Tuesday, July 23, 2013

Why is the cause of X (or Y or Z) so hard to find?

£1.1m to find the answer -- will it?
Acute Oak Decline (AOD) is killing England's oak trees, and no one knows exactly why.  The story is in the news (here at The Guardian, e.g., and on the BBC radio program "Farming Today" on July 15) because a government-funded research project into the cause and the cure, to the tune of £1.1m, has just been announced. AOD came on fast, kills quickly, and seems like it should be easy to understand.  But it isn't.

'Decline' is a generic term for a category of tree diseases with multifactorial causation.  There are several forms of oak decline, acute and chronic, and cause can differ.  There was an outbreak of Acute Oak Decline in the 1920s in Britain, attributed to "over-riding effects of successive first flush defoliations by the caterpillar of the oak roller moth (Tortrix viridana), followed by damage to summer leaves by powdery mildew (Erysiphe alphitoides)," according to a 2010 paper describing the current epidemic ("Description of Gibbsiella quercinecans gen. nov., sp. nov., associated with Acute Oak Decline," Brady et al.).  That is, the cause was completely different from that of the current epidemic.

The new wave of the disease, which first appeared about 20 years ago, is characterized by attack on oak stems, with small cracks appearing in the bark, from which a gooey exudate bleeds heavily.  The disease hits mature trees, and they can die within 3 years, a quick death for a large tree that can otherwise take 200 years to die.  Some trees do seem to recover, though why they do is another unknown.

Thousands of trees have been affected, predominantly in the English Midlands, but the disease is spreading and is now in the south and south east of England and in Wales, and the number of trees with the disease in Britain could rise significantly in years to come. 

Stem bleeding in an AOD affected tree; Wikipedia
Although the cause of this epidemic is not yet understood with certainty, as Brady et al. report, several bacteria are consistently found in the exudate from affected trees, and indeed in trees with AOD in Spain.  Based on genetic analyses of various house keeping genes and of 16S rRNA (which is the stretch of bacterial ribosomal RNA that is conventionally used for constructing phylogenies, the historical ancestral connections between organisms) of nine different Gram-negative strains of bacteria from affected trees, Brady et al. found the bugs to be within the family of Enterobacteriaceae, but no match to previously known strains. They thus concluded that the bacteria affecting oak trees were novel species. (I say this in one short sentence; web searching shows that this was a long and involved process, with extensive sequencing and statistical analysis, culminating in petitions to classify and reclassify these bacteria based on genetic distance from other known bacteria.)

So, why aren't investigators satisfied that the cause of AOD has been found? Because, for one thing, the same bacteria aren't found in all affected trees. And, the larva of the jewel beetle (buprestid beetle) has been found in the infected cracks of over 90% of affected trees. The beetle lays its eggs in the tree, which creates tiny holes and cracks, and it's here that the disease is found. So, do the beetle and the bacteria together cause the disease? Maybe, but if so, why aren't beetles and the same bacteria always found in affected trees? Is it the interaction between the adult beetles, their larvae and bacteria that is causal? Or does the disease come first, and the beetle or the bacteria (or both) follow?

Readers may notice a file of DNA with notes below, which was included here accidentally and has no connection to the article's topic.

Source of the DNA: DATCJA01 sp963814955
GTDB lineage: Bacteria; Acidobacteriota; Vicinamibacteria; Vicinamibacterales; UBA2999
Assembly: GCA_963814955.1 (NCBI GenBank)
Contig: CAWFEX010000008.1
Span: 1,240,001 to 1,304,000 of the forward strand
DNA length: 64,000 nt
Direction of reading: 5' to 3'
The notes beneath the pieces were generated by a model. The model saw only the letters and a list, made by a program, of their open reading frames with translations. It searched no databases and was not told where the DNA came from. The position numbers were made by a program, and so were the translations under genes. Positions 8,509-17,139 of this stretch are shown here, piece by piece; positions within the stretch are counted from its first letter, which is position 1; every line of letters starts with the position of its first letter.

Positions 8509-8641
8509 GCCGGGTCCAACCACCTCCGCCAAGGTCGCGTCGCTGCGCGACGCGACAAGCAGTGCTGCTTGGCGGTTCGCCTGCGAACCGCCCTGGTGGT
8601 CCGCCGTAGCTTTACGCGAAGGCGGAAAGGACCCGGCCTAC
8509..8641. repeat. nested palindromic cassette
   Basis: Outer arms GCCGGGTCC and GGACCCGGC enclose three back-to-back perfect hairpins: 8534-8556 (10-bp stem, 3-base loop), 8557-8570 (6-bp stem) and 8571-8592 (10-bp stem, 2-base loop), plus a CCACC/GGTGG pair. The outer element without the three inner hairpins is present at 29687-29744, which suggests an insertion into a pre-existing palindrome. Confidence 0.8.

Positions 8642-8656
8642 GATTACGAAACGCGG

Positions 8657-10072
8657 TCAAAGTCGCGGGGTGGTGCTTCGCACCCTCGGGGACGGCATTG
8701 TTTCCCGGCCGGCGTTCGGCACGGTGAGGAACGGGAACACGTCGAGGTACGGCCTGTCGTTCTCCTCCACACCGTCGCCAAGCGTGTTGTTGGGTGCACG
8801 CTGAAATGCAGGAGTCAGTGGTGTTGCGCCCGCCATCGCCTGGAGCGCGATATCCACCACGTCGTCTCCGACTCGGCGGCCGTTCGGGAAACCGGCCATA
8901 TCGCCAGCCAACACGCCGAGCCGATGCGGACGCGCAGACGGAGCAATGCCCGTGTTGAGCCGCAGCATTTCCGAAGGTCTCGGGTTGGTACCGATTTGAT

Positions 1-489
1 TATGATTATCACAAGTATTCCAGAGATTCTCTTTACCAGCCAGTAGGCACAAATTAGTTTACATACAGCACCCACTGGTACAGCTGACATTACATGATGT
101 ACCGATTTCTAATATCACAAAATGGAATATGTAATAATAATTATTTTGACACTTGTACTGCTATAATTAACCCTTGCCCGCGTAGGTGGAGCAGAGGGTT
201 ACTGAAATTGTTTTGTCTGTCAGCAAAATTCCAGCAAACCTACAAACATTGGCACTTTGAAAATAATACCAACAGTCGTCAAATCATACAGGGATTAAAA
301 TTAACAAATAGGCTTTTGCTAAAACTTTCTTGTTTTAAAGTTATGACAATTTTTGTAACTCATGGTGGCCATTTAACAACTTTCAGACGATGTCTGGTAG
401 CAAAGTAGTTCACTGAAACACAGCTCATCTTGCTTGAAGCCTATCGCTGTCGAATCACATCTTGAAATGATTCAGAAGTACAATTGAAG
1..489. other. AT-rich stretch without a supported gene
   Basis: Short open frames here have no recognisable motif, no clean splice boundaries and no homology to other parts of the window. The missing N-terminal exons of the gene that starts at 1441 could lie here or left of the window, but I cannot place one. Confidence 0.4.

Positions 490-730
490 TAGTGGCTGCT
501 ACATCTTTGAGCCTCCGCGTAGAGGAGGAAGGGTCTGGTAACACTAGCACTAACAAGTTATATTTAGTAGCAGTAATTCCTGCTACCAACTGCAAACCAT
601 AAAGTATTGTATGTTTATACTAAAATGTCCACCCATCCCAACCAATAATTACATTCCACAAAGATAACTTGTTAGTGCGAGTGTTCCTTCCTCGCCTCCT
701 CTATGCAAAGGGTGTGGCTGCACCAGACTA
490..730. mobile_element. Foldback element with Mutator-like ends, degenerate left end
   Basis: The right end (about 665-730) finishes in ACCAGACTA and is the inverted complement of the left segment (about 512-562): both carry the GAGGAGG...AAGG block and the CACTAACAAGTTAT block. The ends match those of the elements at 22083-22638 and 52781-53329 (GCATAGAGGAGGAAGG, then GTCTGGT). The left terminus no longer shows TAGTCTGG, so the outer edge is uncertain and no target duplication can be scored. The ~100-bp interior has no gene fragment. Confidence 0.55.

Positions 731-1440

Haven't we heard this before?
This all sounds hauntingly reminiscent of Colony Collapse Disorder (CCD) in honey bees -- bees started dying about a decade ago, it seemed that it should be a quick puzzle to solve; find the infectious agent, or the pesticide and then just fix it, but the pieces are still lying all over the table.  One study makes it look like it's obviously a virus -- or a mite, or insecticides, or pesticides, or a combination of factors -- but then colonies affected by none of these things will die off and we're back to the beginning.  And white-nose syndrome that's killing bats. What causes that?

Little brown bat with white nose syndrome; Wikipedia
But then, this is hauntingly reminiscent of the hunt for the cause of the asthma epidemic that began in the 1980's in the US and much of Europe, or the heart disease epidemic that waxed and waned (well, ebbed) in the last century still without an explanation, or the type 2 diabetes epidemic in Native Americans, or the obesity epidemic throughout the world, or the rise in autism, or ADHD, or.... We're dismally bad at figuring out causation when it isn't simple and sharp.

But no need to stop at disease.  What caused the financial crisis of the last 5 years?  Why such exacerbated disorder in the fiscal houses of Spain or Italy or Greece?  Why is Syria in flames?  These are all questions that legions of experts -- epidemiologists, geneticists, sociologists, economists, psychologists, etc. -- have been trained to answer, but no amount of training makes the answering easy.  Or often, even possible. For example, these are things due to human behavior, but are they in any serious sense biologically related phenomena?  If not, how can we treat 'society' or 'culture' as phenomena?  These are questions that were long seriously debated, and sometimes still are.

And what about predicting the next AOD, or influenza epidemic, or financial crisis?  Or even who'll be unlucky enough to become demented in old age, or die of heart disease?  We're even worse at that.  We aren't stupid.  But perhaps our methods are.